How Long Will Homemade Onigiri Last in the Fridge?
February 22, 2021 8:44 AM   Subscribe

I have discovered that you can buy wrappers + mold to make homemade onigiri. If I make onigiri with, say, tuna flakes, how long will they last in the fridge? Bonus question: how many onigiri will one cup of rice make?
posted by my log does not judge to Food & Drink (15 answers total)
 
As a rice eater, I wouldn't eat it after 2 days, not because they aren't healthy anymore, but because fridge dries out the rice making them hard and dry and thus no longer taste right. Vacuum seal it MAY help.
posted by kschang at 8:55 AM on February 22 [2 favorites]


I had a bad time last week with keeping little miso glazed broiled homemade yaki-onigiri in the fridge for ~five days. After I reheated them the texture of the rice was gluey and not super pleasant. This was my first time making onigiri though, so others probably have more experience.
posted by little onion at 8:59 AM on February 22


I make a lot of onigiri at home with those types of wrappers. I agree with kschang, the quality of the rice falls off pretty quick. In terms of when you eat it relative to when you make it, this has been my experience:
- Day of: delicious
- Next day: pretty good
- Two days after: passable
- Three days after: not good
- Four days after: rice leather with seaweed finish

A pickier rice eater would not consider eating them two days after making them, or even the next day, but my palette is less refined and I don't mind a non-perfect, slightly chewier rice.
posted by slagheap at 9:22 AM on February 22 [2 favorites]


If I make onigiri on a Monday evening, Wednesday lunch is the absolute last day they're "good" because of the rice texture issue. I don't do any reheating, just pull the ones I'm going to eat out of the fridge early enough before eating that they're no longer cold to the touch. Might not be the best thing for food safety but I aint dead yet.

(FWIW I have no family tradition of making rice balls, I came into it like you after a fortuitous trip down the dollar gadget aisle at H Mart and have developed my own preferences.)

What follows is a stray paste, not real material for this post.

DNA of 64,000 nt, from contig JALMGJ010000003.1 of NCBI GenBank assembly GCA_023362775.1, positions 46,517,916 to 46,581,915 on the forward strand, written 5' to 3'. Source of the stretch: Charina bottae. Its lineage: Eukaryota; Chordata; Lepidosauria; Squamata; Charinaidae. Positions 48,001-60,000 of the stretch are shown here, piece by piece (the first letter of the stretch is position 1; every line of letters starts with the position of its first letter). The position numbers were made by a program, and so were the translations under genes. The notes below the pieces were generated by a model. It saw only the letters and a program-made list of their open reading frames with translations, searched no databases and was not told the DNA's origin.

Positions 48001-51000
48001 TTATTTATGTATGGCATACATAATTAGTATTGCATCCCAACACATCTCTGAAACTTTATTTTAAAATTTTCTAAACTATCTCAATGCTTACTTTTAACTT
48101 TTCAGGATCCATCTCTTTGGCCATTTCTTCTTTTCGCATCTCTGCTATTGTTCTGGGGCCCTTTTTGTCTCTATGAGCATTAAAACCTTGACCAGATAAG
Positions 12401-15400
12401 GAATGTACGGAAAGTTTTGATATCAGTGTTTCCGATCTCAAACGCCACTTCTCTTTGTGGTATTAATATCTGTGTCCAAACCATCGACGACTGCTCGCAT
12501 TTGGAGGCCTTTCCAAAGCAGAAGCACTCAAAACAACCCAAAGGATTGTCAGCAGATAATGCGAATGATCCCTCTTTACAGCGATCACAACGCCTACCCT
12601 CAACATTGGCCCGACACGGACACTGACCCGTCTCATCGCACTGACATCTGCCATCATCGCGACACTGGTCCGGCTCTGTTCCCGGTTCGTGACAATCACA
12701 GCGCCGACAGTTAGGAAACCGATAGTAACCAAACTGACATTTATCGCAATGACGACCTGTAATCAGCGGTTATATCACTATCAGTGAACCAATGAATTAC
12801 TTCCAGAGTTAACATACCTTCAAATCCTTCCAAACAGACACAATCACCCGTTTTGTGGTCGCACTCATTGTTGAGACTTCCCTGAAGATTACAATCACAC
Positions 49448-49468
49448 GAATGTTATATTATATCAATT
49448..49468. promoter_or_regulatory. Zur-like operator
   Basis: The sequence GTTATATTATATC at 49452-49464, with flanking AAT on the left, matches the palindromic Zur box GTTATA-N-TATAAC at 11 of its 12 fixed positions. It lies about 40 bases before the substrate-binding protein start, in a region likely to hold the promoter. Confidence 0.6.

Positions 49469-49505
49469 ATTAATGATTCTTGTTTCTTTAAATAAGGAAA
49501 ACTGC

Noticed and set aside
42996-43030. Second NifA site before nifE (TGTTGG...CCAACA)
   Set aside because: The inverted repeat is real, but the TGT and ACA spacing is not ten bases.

I never measure my rice for real but I generally eyeball about a cup and a half. After the first 2 molds I always think "dang, I didn't make nearly enough" but then by my 6th mold I always think "oh god how many more of these are there."
posted by phunniemee at 9:23 AM on February 22 [1 favorite]


Oh, for the second question, I generally get 4 onigiri per cup of dry sushi rice (the cup that comes with the rice cooker, not a US standard cup)
posted by slagheap at 9:24 AM on February 22 [1 favorite]


I've totally eaten onigiri stored in tupperware in the firdge after three or four days, but I've never reheated them any more than taking them to work in my backpack and eating them for breakfast.
posted by Kreiger at 9:24 AM on February 22


I’m of the mind that you should never put onigiri in the fridge. Maybe overnight if you accidentally made more than you can eat that day, if you must, but they won’t be good as is even brought to room temp. And reheating in that wrapper likely won’t work well. Keep rice in the fridge and reheat it to make the right amount you’ll want to eat that day, and keep them room temp.

Japanese convenience stores do keep onigiri chilled but at a higher temp than conventional fridges so the rice doesn’t get as cold.
posted by sunrise kingdom at 9:29 AM on February 22 [3 favorites]


You can easily freeze them as long as the wrapper is kept apart from the rice (like in combini onigiri), then thaw them overnight in the fridge. That way one onigiri-making session gets you several weeks' worth of occasional snacks.
posted by I claim sanctuary at 9:34 AM on February 22 [2 favorites]